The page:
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Ray Liotta Finished Filming ‘Cocaine Bear’ and Apple’s True-Crime Series ‘Black Bird’ Before Death

Ray Liotta dead
Richard Shotwell/Invision/AP

Ray Liotta had several films and a television series in the works before his sudden death on Thursday at age 67. At least two projects, Universal’s wild drug-filled thriller “Cocaine Bear” and the Apple TV Plus limited series “Black Bird,” had already completed production and should be released according to schedule, sources say.

Liotta died in his sleep while shooting “Dangerous Waters” in the Dominican Republic. The indie movie began production over a month ago, but it’s not clear where they were in terms of filming. John Barr is directing “Dangerous Waters,” a thriller about a sailing holiday that spirals out of control when a teenage daughter uncovers the dark past of her mother’s new boyfriend. The film also stars “You” actor Saffron Burrows, Odeya Rush (“Lady Bird”) and Eric Dane of “Grey’s Anatomy” and “Euphoria” fame.

In a statement, “Dangerous Waters” producers did not comment on the film’s production schedule but offered sympathy to Liotta’s family. “We were deeply saddened to learn of Ray’s passing, it’s a tremendous loss and our heartfelt condolences go out to his family, fiancé Jacy and daughter Karsen,” they said.

The status of other projects involving Liotta — including writer-director Charlie Day’s comedy “El Tonto” and Universal’s drama “The Substance,” co-starring Margaret Qualley and Demi Moore — also remains a question mark.

In “Black Bird,” which lands on Apple TV+ on July 8, Liotta is playing a police officer whose son (portrayed by Taron Egerton) is sentenced to 10 years in prison for dealing drugs. While serving time, he’s offered early parole on the condition that he relocates to a prison for the criminally insane and befriends serial killer Larry Hall (Paul Walter Hauser).

“Black Bird” showrunner Dennis Lehane said in a statement that he wrote the part of Big Jim Keene in the Apple TV+ series for Liotta.

“It was, quite literally, the culmination of a lifelong dream to work with Ray Liotta. From the moment I saw him blow out the screen, his co-stars, and the back of the theater in ‘Something Wild,’ I found him the most electric American actor of his generation. At the heart of a Ray Liotta performance was a duality that he couldn’t quite control; I suspect it wasn’t conscious. It felt, instead, like something that was locked in his DNA. When his character was threatening and dangerous, he still couldn’t fully hide the sweet little boy inside. When the character was charming, even loving, you could still feel something volatile roiling underneath.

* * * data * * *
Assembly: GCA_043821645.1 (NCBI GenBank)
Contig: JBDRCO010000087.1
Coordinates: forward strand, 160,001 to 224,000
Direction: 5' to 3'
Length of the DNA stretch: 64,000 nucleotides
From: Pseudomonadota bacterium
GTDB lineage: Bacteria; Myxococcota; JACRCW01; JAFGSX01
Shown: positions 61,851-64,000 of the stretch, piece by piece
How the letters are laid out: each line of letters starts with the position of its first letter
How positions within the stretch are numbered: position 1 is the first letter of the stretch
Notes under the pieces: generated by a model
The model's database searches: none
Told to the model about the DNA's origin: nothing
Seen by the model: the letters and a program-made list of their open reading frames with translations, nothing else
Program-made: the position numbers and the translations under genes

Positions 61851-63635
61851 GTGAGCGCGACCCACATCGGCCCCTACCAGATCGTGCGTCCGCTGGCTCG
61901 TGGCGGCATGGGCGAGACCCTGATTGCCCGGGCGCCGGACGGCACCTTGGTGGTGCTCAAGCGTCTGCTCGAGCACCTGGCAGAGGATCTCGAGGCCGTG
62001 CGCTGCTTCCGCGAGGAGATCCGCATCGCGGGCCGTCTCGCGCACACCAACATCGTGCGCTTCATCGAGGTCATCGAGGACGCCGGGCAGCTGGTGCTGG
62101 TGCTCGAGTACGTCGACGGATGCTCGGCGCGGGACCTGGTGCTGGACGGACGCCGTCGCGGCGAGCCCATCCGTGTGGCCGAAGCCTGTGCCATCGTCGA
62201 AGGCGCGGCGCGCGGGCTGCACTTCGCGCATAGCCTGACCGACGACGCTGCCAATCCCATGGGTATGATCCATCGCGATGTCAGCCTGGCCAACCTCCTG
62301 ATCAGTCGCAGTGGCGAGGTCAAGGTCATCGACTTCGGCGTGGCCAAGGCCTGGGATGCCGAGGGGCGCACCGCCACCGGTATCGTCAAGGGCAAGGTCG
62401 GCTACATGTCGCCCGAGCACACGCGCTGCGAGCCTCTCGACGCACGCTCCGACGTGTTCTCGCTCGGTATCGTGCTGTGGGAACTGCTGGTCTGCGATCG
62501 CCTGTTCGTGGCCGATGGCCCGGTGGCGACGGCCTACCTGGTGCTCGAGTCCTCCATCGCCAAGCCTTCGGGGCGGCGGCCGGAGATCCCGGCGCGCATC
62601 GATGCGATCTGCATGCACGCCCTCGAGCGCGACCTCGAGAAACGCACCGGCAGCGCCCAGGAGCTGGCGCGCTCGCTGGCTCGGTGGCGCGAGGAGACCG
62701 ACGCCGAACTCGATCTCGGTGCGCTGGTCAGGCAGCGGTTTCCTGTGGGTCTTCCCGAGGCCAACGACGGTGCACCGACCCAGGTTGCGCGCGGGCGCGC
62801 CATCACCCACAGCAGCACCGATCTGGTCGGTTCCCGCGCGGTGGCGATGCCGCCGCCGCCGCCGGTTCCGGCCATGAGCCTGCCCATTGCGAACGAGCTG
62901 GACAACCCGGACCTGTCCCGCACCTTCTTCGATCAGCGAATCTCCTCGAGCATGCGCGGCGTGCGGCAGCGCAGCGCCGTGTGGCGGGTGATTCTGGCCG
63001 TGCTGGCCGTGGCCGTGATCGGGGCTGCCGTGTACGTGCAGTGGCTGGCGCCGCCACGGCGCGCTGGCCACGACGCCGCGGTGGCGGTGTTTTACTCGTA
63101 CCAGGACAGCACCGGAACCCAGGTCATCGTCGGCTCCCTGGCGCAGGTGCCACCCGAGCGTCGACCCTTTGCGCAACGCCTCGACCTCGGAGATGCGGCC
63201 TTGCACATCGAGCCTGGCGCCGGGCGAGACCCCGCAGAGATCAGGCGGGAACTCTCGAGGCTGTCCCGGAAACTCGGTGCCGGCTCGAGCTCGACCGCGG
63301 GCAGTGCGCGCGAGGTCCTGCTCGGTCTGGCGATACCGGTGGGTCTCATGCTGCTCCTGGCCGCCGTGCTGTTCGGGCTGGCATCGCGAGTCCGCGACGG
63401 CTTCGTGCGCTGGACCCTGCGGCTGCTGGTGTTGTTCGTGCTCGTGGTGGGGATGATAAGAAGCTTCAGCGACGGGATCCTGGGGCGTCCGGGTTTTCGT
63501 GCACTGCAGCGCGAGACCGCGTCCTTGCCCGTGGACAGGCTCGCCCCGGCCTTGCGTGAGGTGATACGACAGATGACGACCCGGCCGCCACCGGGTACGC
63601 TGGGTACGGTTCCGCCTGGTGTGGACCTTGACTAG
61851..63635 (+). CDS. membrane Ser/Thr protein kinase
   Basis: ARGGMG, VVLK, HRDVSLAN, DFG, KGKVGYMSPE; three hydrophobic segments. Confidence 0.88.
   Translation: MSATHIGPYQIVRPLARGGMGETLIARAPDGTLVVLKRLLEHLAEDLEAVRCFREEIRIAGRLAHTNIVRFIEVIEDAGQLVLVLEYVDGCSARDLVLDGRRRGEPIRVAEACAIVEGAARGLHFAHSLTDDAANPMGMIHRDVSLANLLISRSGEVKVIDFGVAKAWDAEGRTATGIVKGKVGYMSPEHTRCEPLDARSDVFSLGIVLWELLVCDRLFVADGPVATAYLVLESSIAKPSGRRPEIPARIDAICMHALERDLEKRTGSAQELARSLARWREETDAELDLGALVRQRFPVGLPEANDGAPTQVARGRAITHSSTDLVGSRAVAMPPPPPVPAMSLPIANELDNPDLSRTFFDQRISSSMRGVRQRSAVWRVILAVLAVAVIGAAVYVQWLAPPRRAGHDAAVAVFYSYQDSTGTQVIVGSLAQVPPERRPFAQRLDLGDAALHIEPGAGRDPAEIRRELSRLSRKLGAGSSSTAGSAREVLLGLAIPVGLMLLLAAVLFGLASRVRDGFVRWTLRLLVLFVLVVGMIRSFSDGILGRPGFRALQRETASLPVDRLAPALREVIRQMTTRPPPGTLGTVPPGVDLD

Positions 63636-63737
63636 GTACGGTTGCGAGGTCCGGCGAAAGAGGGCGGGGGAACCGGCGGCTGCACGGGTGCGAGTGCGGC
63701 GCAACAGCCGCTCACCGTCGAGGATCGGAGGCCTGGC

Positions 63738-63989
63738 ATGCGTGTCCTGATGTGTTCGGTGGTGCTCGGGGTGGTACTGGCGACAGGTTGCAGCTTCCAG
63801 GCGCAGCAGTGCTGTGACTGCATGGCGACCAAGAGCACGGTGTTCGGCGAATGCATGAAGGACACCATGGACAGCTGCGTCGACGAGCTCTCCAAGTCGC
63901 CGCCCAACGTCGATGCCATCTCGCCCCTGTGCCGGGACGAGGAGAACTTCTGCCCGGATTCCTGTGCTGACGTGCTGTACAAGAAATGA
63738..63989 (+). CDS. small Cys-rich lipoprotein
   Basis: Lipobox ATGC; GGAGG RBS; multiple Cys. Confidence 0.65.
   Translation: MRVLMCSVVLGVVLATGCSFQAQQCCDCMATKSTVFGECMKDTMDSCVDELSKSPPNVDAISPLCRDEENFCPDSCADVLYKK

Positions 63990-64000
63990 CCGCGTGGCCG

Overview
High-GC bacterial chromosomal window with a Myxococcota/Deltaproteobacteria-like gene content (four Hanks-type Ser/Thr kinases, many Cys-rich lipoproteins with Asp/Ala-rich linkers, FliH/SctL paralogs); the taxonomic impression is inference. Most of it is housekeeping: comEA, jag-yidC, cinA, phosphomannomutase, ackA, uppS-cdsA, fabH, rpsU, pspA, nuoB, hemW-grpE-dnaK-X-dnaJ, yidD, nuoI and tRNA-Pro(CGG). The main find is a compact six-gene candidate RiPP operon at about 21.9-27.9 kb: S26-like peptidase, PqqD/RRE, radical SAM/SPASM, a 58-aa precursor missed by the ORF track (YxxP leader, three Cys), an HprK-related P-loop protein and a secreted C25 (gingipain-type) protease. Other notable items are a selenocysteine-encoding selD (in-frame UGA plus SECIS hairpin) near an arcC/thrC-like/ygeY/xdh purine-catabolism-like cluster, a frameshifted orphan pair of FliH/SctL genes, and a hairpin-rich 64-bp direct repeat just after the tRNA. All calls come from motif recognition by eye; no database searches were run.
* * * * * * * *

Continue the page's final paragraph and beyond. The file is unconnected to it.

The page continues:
“I had no other actor in mind and was floored — humbled, honored, fist-pump elated — when he leapt at playing the part less than 24 hours after we sent him the scripts,” Lehane continued. “And the performance he gave? It was a master class. He wholly embodied a man who realizes that his lifetime of cutting corners and flitting along the edges of corruption have hung an albatross of very bleak options around the neck of his own son. But as deeply flawed and compromised as the character is, Ray found the nobility in a man who would run into a burning building for that same son and never break his stride. It was that duality I counted on to carry the emotional heart of our show from beginning to end.”

It’s not clear who Liotta is playing in “Cocaine Bear,” which wrapped filming in Ireland last October. The Elizabeth Banks-directed movie is currently in post-production and is aiming to debut in theaters on Feb. 24, 2023. “Cocaine Bear” is inspired by the true story of an American black bear that goes on a murderous rampage after ingesting a staggering amount of blow. Along with Liotta, the cast includes Keri Russell, Alden Ehrenreich, Margo Martindale and O’Shea Jackson Jr.

Read more: Ray Liotta’s Career in Photos

Later on Thursday, Banks took to social media to talk about her “special bond” with Liotta, whom she met on the 2011 dark comedy “The Details.”

“I always admired his acting but I genuinely enjoyed him as a human. He was a charmer,” she said. “We have been collaborating on ‘Cocaine Bear’ these past few months. I just saw him, hugged him, heard about his summer travel plans. When any actor of Ray’s caliber puts trust in you as a director, it’s a gift. But Ray gave me so much more. I had been told in the past by Hollywood producers that men wouldn’t follow me, that I couldn’t direct action because of that. Ray’s respect for me as a director, actress and artist, as his boss on set, meant everything to me because if you can direct Henry Hill, you can do fucking anything in this town.”

Liotta, a New Jersey native, was best known for portraying real-life mobster Henry Hill in Martin Scorsese’s “Goodfellas” and MLB star Shoeless Joe Jackson opposite Kevin Costner in “Field of Dreams.” In recent years, he appeared as a divorce lawyer in Noah Baumbach’s relationship drama “Marriage Story,” a mobster in director Steven Soderbergh’s “No Sudden Move” and twin brothers “Hollywood Dick” and “Sally” Moltisanti in the “Sopranos” prequel film “The Many Saints of Newark.”